I’m a military brat. Yes, I know there is a move afoot to use a more politically correct word but for me, military brat is not a derogatory term. To be even more specific I am a Marine Corps brat. Unlike other branches of service, the Marines are not usually allowed to take their families when they have an overseas assignment, so I don’t have the experience of living abroad. What I do have is the wonderful experience of growing up on military bases in the swampy Carolinas and on the beautiful Southern California coast. I’m sharing this because unlike most of you, I didn’t grow up using traditional park and recreation services.
When I was a kid a military base was essentially a community within a community. We bought our clothes at the PX, our groceries at the commissary and the occasional event of eating out meant going to the “club” — on base. In fact, venturing off base was a very rare event and while our choices may have been limited, we made out like bandits when it came to recreational opportunities and access to open space.
Because my father was a pilot, we lived on air bases, which meant that we always lived on a coast — near the ocean. This of course allowed us to take up boating, water skiing, surfing, crabbing, fishing, etc. It also meant that we had access to some of the tools used to train pilots. Our pool, for example, had a high dive that was really more of a tower for parachute training. It was a rite of passage when you mustered the courage to take the plunge, as it meant you were no longer a kid!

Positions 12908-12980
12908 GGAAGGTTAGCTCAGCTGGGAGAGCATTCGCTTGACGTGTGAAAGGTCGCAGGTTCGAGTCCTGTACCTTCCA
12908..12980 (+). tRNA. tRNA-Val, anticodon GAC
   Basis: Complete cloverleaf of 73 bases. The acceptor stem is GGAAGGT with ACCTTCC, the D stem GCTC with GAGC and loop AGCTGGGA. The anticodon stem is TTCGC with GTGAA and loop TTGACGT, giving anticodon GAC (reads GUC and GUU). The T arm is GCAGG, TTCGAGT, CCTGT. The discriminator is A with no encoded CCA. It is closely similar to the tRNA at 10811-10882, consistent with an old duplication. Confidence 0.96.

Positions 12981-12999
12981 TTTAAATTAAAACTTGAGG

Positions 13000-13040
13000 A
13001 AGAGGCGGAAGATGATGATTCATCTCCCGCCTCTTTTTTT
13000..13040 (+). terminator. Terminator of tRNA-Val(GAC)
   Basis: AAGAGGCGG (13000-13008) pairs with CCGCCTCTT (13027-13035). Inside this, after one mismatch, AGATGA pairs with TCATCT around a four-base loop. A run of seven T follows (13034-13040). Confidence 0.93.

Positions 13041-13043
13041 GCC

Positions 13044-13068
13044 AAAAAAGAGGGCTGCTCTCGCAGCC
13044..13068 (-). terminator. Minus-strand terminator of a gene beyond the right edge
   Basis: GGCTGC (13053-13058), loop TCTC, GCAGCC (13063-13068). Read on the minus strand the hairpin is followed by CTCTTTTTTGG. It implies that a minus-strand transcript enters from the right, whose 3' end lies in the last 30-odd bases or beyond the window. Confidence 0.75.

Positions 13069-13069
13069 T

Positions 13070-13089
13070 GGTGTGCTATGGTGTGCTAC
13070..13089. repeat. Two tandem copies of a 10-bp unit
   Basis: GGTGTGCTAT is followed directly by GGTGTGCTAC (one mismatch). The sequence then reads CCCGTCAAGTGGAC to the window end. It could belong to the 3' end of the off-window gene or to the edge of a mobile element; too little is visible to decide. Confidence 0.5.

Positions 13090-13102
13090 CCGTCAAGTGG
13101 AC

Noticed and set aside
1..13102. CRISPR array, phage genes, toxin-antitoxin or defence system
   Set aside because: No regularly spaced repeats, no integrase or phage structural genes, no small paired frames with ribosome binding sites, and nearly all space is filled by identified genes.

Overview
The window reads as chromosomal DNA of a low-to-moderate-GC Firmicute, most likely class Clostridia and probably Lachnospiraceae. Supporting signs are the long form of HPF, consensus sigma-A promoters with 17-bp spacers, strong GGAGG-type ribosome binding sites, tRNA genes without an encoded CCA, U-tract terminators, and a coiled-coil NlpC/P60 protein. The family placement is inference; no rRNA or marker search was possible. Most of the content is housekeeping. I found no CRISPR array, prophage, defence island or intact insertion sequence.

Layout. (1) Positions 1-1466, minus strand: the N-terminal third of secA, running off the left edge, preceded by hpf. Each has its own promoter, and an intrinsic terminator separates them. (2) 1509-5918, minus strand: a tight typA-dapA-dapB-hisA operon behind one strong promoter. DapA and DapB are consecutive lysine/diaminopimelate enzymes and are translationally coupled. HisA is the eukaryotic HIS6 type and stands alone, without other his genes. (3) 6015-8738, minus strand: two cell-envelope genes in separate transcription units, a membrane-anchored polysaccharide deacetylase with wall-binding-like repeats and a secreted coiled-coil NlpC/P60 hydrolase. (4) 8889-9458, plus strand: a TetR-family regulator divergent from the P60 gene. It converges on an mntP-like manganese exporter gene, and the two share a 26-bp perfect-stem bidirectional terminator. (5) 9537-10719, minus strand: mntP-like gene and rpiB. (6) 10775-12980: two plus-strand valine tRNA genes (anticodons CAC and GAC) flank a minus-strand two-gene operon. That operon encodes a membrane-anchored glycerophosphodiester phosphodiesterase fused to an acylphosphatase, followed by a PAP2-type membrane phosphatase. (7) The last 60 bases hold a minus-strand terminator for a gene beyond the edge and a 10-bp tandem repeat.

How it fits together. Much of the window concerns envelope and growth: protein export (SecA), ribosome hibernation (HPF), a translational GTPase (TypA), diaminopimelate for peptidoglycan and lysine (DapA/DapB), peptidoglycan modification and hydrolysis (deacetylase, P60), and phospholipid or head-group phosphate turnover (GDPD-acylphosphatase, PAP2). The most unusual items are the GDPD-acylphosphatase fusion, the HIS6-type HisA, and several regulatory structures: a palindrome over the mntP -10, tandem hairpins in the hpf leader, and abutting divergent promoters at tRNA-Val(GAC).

Our bases were also surrounded by woods that were then surrounded by a security fence. Our parents, therefore, didn’t care what we did as long as were home for dinner. We built elaborate forts (after all, we were military kids), and explored every inch of the forest. I learned the pecking order of nature when I watched with horror as a snake devoured an entire nest of bird eggs I had been protecting for days! I also learned the pecking order of humans as the games we played were ruled by the older kids due to the absence of coaches and parents!
Perhaps this is why when I visit a county or a city I look for that sense of community where families have recreational opportunities, access to nature and a connection to each other. Building a community within a community is what you do for a living — creating a place where childhood memories become the treasured gifts of adults.
Barbara Tulipane, CAE, is NRPA's President and CEO